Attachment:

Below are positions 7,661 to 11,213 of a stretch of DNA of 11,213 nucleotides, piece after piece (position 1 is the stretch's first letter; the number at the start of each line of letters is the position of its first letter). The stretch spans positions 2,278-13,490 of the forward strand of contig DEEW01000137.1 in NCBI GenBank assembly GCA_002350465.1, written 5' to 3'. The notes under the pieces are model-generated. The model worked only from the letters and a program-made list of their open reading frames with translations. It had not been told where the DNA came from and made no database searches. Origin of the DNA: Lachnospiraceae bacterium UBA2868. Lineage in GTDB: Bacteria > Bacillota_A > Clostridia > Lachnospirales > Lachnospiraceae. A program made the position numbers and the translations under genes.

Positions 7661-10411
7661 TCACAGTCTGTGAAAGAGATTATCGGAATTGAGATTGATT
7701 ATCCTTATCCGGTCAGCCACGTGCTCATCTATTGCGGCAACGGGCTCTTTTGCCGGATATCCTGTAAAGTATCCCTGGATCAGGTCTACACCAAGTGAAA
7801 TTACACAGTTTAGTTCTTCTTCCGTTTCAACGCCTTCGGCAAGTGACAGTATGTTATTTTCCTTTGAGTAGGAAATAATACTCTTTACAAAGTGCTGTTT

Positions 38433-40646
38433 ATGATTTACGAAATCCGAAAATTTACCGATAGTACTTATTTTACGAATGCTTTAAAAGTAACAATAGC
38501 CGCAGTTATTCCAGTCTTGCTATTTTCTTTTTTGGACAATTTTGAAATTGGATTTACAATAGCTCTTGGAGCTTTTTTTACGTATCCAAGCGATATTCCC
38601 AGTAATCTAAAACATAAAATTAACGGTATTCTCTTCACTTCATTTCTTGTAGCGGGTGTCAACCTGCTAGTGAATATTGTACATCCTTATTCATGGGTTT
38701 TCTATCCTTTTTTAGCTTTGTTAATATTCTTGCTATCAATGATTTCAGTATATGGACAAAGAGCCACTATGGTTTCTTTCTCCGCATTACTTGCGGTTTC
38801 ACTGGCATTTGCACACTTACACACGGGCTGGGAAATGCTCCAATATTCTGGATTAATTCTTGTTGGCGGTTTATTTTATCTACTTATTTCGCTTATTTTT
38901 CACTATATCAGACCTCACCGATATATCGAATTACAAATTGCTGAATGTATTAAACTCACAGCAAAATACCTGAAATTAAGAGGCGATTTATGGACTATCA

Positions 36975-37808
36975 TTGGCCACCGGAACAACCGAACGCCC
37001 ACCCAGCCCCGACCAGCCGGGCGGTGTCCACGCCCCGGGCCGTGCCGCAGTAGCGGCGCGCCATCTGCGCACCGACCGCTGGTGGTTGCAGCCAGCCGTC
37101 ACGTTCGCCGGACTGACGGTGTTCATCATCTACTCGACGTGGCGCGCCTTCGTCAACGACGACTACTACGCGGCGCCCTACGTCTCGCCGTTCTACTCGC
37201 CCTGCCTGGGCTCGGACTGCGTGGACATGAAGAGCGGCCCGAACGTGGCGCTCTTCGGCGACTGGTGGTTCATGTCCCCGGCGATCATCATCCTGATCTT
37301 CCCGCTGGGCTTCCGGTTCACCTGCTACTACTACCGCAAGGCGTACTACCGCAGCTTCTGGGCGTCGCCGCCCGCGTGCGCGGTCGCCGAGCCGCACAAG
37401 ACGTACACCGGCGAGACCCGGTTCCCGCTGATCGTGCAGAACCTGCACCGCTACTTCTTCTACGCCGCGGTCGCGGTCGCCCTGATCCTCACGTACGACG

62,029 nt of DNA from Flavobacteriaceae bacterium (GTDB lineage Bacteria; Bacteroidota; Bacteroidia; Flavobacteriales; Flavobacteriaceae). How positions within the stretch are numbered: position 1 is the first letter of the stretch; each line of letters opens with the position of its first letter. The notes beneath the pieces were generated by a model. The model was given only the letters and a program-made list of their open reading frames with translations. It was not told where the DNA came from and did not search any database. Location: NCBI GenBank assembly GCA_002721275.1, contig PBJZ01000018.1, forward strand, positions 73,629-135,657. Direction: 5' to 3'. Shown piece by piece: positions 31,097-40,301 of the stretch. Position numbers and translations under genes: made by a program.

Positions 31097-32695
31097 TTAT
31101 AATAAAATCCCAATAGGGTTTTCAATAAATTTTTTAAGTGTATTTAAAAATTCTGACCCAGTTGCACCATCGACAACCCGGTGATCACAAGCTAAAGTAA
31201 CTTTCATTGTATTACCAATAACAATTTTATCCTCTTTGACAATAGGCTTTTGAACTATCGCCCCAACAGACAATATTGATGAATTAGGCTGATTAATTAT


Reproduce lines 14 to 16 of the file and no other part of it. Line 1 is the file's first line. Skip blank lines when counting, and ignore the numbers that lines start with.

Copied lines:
36975 TTGGCCACCGGAACAACCGAACGCCC
37001 ACCCAGCCCCGACCAGCCGGGCGGTGTCCACGCCCCGGGCCGTGCCGCAGTAGCGGCGCGCCATCTGCGCACCGACCGCTGGTGGTTGCAGCCAGCCGTC
37101 ACGTTCGCCGGACTGACGGTGTTCATCATCTACTCGACGTGGCGCGCCTTCGTCAACGACGACTACTACGCGGCGCCCTACGTCTCGCCGTTCTACTCGC